La District of Columbia Hospital Association e XFERALL, la principale piattaforma mobile per il trasferimento dei pazienti della nazione, hanno stretto una partnership che offre agli ospedali DC un nuovo processo per il trasferimento di pazienti affetti da patologie acute e comportamentali a strutture sanitarie clinicamente appropriate. Per saperne di più, unisciti a noi il 10 maggio per un webinar gratuito, Tecnologia di trasferimento e posizionamento dei pazienti per la salute comportamentale, e conoscere questo programma e come può supportare il miglioramento dell'accesso per i pazienti in crisi.

XFERRAL Webinar Graphic

1 Nicks BA, Manthey DM. L'impatto dell'imbarco dei pazienti psichiatrici nei reparti di emergenza. Emerg Med Int 2012; 2012: 360308.

2 Weiss AP, Chang G, Rauch SL, et al. Determinanti relativi al paziente e alla pratica della durata della degenza in pronto soccorso per i pazienti con malattie psichiatriche. Ann Emerg Med. 2012;60(2):162–71.

3 Tuttle GA. Accesso ai letti psichiatrici e impatto sulla medicina d'urgenza. Chicago, IL: Council on Medical Service, American Medical Association; 2008.

4 Pediatri, psichiatri infantili e adolescenziali e ospedali pediatrici dichiarano l'emergenza nazionale nella salute mentale dei bambini, 19 ottobre 2021.

aacap.org/aacap/zLatest_News/Pediatricians_CAPs_Childrens_Hospitals_Declare_National_Emergency_Childrens_ Mental_Health

5 Ibid

ONE-DC: chi siamo

ONE DC è un'organizzazione senza scopo di lucro composta da leader infermieristici e infermieri che aspirano a diventare leader. Ciò include infermieri di tutti i contesti e specialità, che ricoprono incarichi come dirigenti infermieristici, amministratori, dirigenti infermieri, educatori infermieri, responsabili della qualità infermieristica, leader del personale infermieristico e ricercatori di tutto il Distretto di Columbia. L'organizzazione affronta la forza lavoro infermieristica, l'amministrazione, l'istruzione, la pratica basata sull'evidenza, la ricerca, la politica sanitaria e le questioni della pratica professionale.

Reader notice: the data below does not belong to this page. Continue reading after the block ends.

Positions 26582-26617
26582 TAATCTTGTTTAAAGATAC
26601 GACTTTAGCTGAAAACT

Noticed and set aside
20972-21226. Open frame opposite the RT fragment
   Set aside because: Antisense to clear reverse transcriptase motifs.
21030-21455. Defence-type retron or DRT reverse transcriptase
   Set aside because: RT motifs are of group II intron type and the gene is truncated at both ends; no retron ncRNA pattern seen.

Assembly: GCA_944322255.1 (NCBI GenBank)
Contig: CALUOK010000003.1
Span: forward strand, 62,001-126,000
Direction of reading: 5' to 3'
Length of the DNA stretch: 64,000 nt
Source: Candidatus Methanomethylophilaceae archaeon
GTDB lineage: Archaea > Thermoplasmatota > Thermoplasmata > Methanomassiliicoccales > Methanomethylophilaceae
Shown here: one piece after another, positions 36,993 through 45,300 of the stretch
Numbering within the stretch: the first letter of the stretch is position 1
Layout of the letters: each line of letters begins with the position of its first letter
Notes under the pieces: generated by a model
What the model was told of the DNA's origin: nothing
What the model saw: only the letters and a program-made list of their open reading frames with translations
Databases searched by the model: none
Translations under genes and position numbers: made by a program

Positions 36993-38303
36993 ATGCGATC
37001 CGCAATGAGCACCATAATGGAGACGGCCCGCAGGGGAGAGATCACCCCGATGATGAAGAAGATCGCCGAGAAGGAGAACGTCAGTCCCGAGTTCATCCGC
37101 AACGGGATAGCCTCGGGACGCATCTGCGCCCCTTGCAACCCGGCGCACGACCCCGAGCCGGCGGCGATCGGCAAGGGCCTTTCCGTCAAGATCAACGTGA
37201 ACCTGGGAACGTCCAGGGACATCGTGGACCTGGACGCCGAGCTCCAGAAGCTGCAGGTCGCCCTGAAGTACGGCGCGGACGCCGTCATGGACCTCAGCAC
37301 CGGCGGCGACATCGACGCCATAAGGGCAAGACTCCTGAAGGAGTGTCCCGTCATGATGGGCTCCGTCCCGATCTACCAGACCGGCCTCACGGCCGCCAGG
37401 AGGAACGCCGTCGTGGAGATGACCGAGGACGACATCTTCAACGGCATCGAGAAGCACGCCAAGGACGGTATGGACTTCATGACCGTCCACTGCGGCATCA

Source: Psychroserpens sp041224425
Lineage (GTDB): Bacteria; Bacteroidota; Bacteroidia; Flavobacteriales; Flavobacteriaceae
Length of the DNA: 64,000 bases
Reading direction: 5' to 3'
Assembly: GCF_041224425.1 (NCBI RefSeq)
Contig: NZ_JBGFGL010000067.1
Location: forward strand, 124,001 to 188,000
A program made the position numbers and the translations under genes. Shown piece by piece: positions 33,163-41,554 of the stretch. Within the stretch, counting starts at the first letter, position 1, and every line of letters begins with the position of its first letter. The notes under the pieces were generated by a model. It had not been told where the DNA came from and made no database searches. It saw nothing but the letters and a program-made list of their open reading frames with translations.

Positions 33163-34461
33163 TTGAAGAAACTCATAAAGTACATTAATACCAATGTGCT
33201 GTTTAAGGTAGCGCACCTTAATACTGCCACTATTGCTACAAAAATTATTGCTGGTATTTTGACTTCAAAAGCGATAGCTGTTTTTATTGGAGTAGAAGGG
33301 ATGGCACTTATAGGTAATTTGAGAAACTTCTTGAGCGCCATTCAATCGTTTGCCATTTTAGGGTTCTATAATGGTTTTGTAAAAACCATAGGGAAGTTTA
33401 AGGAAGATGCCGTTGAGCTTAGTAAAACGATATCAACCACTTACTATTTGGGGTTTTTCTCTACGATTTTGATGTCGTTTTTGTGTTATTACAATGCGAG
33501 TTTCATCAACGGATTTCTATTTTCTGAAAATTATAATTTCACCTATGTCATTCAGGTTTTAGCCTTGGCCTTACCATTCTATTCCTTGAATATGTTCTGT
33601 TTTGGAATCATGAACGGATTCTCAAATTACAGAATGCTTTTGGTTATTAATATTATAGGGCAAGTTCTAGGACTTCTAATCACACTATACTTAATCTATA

Ufficiali ONE DC:

Laura Hendricks-Jackson - Presidente/Tesoriere ad interim
CNO, Sibley Memorial Hospital

Hazel Darisse – Segretario
Assistente CNO, The George Washington University Hospital

April is National Donate Life Month

April is National Donate Life Month, a time to encourage people to register as organ, eye and tissue donors and to celebrate those that have saved lives through the gift of donation.

Across the U.S., there are more than 112,000 patients on the national transplant waiting list who need a kidney, heart, lungs, pancreas, liver, or intestine. Thousands more need tissues such as corneas to restore sight, skin to heal burns, heart valves to repair defects, bones to correct injuries and tendons/ligaments to restore movement.


       Malkia White

Currently, there are more than 2,200 patients in the D.C. metropolitan area waiting for a lifesaving transplant. Patients like Malkia White who was diagnosed with kidney disease when she was a young girl. She successfully managed her disease most of her life, until a few years ago, when her kidney function went into rapid decline. Malkia, who is now on the waiting list for a new kidney, relies on dialysis treatment three nights a week to keep her alive.

Washington Regional Transplant Community (WRTC), the local non-profit organ procurement organization responsible for facilitating donation process, has a longstanding relationship with hospitals in D.C. Thanks to its hospital partners, WRTC recovered and allocated 485 lifesaving organs from 145 generous donors in 2019, saving the lives of 417 individuals. In addition, WRTC also recovered tissues from 462 benevolent donors, whose precious gifts could enhance the lives of nearly 35,000 people.

Be part of the miracle. During National Donate Life Month, give people like Malkia hope by registering to be an organ, eye and tissue donor at BeADonor.org.


© 2024. District of Columbia Hospital Association.